What are Myriapods

Myriapods are terrestrial arthropods with many legs. Centipedes, millipedes and the lesser known pauropods and symphylans are the four main groups of myriapods. None of them have a thousand legs, as the name millipede suggests. The maximum count is 175 pairs, which is still a lot of legs!

The centipedes (Class Chilopoda) are predatory and they use their formidable mandibles to bite, tear and chew. They are also equipped with a set of poison claws, a modified set of hollow legs on the seventh segment with poison glands attached. The first six segments make up the head, equipped with mouth and jaws, a single pair of antennae and small or no eyes. The head is followed by a variable number of body segments, each with a pair of legs and a pair of respiratory spiracles. The body is usually flattened and the tail end has a pair of legs modified into feelers.

Because of their predatory nature, centipedes are fast and potentially dangerous. Their bite is painful and in at least one case, fatal. They are found in leaf litter and lurking under rocks, bark and fallen wood. They do not like light and rest during the day, coming out at night to hunt and feed. Some species live in caves and still others are burrowers and never come above ground. Female centipedes lay clusters of eggs and then may curl around and brood them until they hatch. Young centipedes are small versions of the adults and like all Arthropods, they must shed their outer cuticle in order to grow.

Millipedes (Class Diplopoda) are just the opposite in character to centipedes, being slow and quiet herbivores. They tend to be rounded instead of flattened and have two pairs of legs and two pairs of spiracles on each segment. This is a secondary characteristic that occurs during larval development when each pair of body segments fuse into one but keeping both two pairs of legs and spiracles. They have eyes that superficially resemble the compound eyes of insects but on closer inspection are just clusters of simple eyes.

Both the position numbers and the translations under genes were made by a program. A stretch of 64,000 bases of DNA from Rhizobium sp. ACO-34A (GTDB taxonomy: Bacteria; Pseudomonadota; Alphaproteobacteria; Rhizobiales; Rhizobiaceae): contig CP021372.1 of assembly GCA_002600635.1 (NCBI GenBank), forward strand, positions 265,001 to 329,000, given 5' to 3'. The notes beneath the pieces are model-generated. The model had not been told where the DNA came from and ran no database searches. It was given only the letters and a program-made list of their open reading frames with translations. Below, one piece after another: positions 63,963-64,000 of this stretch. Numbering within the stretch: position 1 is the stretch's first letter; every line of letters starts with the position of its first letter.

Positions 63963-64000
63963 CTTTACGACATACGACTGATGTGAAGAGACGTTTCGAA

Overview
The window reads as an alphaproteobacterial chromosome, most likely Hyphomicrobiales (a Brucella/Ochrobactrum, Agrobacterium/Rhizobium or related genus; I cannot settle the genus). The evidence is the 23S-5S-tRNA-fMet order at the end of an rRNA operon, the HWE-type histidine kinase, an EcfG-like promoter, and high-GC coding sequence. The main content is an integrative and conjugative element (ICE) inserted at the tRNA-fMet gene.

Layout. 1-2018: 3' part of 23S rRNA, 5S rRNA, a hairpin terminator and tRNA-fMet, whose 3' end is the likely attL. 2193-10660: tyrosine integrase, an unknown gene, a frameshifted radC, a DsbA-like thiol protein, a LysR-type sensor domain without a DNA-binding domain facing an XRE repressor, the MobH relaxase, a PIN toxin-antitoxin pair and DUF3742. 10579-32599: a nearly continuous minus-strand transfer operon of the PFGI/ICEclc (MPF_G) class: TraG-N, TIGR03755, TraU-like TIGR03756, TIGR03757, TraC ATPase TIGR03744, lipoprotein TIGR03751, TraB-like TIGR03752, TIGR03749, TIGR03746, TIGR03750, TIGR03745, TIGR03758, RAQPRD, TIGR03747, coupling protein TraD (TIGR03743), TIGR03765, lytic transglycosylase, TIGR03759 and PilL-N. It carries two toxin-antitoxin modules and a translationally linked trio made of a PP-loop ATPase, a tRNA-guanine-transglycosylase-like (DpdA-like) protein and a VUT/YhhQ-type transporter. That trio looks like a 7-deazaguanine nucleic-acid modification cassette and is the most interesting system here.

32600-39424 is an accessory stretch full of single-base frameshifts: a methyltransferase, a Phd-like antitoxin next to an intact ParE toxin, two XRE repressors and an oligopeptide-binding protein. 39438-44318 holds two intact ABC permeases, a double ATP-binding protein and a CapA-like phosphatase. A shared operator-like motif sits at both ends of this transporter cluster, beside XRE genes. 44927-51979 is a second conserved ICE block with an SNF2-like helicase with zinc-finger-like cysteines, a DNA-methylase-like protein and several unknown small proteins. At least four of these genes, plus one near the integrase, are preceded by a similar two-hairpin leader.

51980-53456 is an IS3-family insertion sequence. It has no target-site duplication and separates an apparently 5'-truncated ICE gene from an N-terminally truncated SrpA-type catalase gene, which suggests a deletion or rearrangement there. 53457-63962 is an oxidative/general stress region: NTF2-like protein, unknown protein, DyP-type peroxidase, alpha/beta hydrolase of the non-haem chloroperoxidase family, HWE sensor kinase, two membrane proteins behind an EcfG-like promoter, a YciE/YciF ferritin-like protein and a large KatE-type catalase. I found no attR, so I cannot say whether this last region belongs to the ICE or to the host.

Millipedes are important members of soil communities, consuming mosses, fungi, leaves and other decomposing plant materials. Although they have twice as many legs, they move much slower than centipedes, but then they do not have to catch their food. Their main forms of defence are to roll up into a ball and secrete noxious chemicals to fend off potential predators. They also lead secretive lives under rocks and wood and in the leaf litter during the day and coming out at night to feed.

The third group of myriapods is the Class Pauropoda, with about a hundred species of blind, soft-bodied soil dwellers. They are usually quite small, only a half to two mm long. They have conical heads with branched antennae and deep-set mandibles. There are no eyes but instead they have sense organs called pseudoculi which probably just sense light without forming images. The head is separated from the rest of the body by a ring and the trunk has 11 segments with legs on the first nine. There is no heart, circulatory system or respiratory organs. Sexes are separate and fertilisation is internal. The juvenile hatches with only three pairs of legs. Pauropods appear to be intermediate between millipedes and centipedes. They have single pairs of legs on each segment like centipedes but show some fusion of segments near the back in, as in the millipedes.

The fourth group of myriapods is the Class Symphyla. This is a widespread but small group of centipede-like animals with twelve pairs of legs and silk-spinning spinnerets on the thirteenth body segment. They are small, blind and white and can move very quickly. They eat both live and decaying plant material. Symphylans have maxillae that resemble those in insects and have other primitive insect characteristics as well, which makes them interesting from an evolutionary point of view, as they may be survivors of the original insect line. At least one species, the glasshouse symphylan, is a common garden pest in North America where it attacks the root hairs of crop species.

While writing this article, I remembered a childhood riddle. The answer is after the references. What goes 99 thump, 99 thump?

References: Buchsbaum, R. 1968. Animals without Backbones. Penguin Press Ed. Lindsey and Morris 2007. Field Guide to New Zealand Wildlife. Harper Collins Meglitsch, P. 1972. Invertebrate Zoology. Oxford University Press http://mint.ippc.orst.edu/symphid.htm http://www.kendall-bioresearch.co.uk/myriapod.htm

a centipede with a wooden leg